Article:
//for each entry containing the ids of all its ancestors:
$entryPaths = array();
foreach ($entries as $entry) {
    //Create a new key inside each entry to store its children:
    $entry['children'] = array();
    $entryPaths[$entry['id']] = array();    //Make a space for the path of the entry
    if ($entry['parent'] === NULL) {        //If top level, just insert into the hierarchy array
        $entryRecords[$entry['id']] = $entry;
    } else {
    	$pathRef =& $entryRecords;          //Save a reference to the top level of our hierarchy
        //Traverse our current hierarchy based on the path of the entry's parent by reassigning a
        //single variable by reference to the children container of each level in the hierarchy:
        foreach ($entryPaths[$entry['parent']] as $path) {
    		$pathRef =& $pathRef[$path]['children'];
        //Once we reach the entry's parent's children container, just add the entry to it:
        $pathRef[] = $entry;
        //Register the entry's path by first copying parent's path
        $entryPaths[$entry['id']] = $entryPaths[$entry['parent']];
    $entryPaths[$entry['id']][] = $entry['id']; //Finally add the id of the entry to its path

As you can see, the main idea is to save the path of each entry we insert in order to know how to get to it, and then traverse the path of the parent by reassigning references to the children container of each post in the path. This way we can always reach the parent of a post inside our hierarchy, no matter how complicated, provided that all parents are inserted before their children into it.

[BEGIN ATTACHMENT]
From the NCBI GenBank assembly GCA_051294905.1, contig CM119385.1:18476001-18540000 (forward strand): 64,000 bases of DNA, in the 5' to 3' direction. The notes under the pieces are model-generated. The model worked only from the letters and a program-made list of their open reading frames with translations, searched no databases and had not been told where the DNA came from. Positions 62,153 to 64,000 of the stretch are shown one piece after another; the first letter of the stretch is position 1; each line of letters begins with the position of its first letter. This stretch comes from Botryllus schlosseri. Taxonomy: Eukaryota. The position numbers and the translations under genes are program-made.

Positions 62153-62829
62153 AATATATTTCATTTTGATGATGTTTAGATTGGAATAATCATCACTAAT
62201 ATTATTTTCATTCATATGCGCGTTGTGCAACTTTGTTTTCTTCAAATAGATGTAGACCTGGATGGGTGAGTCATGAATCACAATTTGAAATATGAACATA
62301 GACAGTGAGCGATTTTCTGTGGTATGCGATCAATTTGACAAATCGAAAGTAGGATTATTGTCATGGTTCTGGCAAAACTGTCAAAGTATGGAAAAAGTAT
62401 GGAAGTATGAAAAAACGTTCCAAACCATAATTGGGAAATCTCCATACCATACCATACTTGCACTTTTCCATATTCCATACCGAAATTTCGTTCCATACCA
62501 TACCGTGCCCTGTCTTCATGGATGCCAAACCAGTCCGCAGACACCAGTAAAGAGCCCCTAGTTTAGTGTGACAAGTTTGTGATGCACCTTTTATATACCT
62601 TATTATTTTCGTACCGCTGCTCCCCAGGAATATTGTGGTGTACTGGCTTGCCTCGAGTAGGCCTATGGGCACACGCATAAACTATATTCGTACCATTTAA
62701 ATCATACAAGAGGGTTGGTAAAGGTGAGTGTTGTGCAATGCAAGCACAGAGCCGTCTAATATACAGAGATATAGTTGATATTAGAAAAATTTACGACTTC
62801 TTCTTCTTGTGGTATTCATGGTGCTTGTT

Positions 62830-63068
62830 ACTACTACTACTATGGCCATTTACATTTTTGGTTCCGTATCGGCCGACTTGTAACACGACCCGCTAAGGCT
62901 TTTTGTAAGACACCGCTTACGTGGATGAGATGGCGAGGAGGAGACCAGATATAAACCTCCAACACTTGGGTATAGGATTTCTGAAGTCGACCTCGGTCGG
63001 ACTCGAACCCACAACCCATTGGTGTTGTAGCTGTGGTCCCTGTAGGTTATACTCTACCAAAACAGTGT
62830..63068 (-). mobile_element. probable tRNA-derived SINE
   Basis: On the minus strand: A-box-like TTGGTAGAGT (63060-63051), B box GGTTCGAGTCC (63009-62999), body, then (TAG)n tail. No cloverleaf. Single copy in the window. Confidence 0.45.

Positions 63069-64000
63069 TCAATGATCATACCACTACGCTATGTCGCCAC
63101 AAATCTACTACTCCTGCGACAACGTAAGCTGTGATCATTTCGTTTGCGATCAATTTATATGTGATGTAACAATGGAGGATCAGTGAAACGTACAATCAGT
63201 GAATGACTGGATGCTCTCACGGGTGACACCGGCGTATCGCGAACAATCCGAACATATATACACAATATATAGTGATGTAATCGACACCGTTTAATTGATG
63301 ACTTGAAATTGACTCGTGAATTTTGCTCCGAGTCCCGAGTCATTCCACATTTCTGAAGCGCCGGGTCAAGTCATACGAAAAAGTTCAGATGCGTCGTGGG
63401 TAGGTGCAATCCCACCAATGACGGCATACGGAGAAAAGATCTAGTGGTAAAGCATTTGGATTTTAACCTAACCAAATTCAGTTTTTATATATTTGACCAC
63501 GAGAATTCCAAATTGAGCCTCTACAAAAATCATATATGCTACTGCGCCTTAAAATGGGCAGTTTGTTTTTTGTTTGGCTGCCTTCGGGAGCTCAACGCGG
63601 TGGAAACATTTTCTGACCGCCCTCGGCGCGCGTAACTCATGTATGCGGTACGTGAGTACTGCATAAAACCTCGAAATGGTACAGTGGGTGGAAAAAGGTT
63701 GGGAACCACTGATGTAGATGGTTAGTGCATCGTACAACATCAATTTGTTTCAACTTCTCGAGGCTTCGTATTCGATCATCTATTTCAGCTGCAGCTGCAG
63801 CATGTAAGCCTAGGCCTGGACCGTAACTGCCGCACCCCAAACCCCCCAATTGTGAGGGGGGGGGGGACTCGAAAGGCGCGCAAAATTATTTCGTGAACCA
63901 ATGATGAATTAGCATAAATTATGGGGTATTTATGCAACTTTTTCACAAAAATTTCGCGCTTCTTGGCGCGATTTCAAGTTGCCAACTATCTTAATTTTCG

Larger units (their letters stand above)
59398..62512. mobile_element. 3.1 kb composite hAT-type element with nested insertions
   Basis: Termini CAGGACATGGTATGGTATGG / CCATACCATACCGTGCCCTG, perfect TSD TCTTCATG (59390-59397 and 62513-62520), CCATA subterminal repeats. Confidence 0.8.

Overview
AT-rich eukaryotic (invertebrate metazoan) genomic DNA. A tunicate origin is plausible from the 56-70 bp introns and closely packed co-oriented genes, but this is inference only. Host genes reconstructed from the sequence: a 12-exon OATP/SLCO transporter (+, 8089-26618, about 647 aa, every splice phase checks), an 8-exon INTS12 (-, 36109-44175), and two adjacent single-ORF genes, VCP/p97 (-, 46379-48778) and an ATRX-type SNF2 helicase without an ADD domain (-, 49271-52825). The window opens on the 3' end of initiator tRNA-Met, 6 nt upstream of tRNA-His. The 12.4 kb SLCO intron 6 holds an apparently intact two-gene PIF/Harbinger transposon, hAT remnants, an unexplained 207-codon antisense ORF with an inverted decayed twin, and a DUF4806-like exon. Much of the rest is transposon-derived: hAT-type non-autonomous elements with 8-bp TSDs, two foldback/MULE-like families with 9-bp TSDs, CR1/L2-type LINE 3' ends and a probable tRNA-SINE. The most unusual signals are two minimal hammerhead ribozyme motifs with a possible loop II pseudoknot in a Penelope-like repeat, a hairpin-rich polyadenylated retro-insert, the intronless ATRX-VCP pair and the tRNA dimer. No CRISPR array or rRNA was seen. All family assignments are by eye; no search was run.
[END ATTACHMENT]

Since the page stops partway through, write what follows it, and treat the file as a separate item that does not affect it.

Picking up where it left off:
Speak Yii to me

Actually, I came up with this algorithm while working with Active Records on Yii Framework, so might as well share the code that inspired this post. I have a Section Model, with id, parent, and order columns. id and parent are as in the above example, but the order column provides the order in which the children in a post should be sorted. I added a public property named “children” to the Model in order to be able to store a record’s children in it, but that’s all. Since it’s the same principle as above, it’s mostly uncommented:

$sections = Section::model()->findAll(
    array('order'=>'parent ASC NULLS FIRST,"order"'));  //PostgreSQL FTW
$entryRecords = array();
$entryPaths = array();
foreach ($sections as $section) {
	$section->children = array();
    $entryPaths[$section->id] = array();
    if ($section->parent === NULL) {
        $entryRecords[$section->order] = $section;
    } else {
    	$pathRef =& $entryRecords;
        foreach ($entryPaths[$section->parent] as $path) {
    		$pathRef =& $pathRef[$path]->children;
        $pathRef[] = $section;
        $entryPaths[$section->id] = $entryPaths[$section->parent]; 
    $entryPaths[$section->id][] = $section->order;

Hope you find some of this as useful as I did, and if you find this solution pretty obvious or even intuitive, congratulations: you’re a better web developer than I am.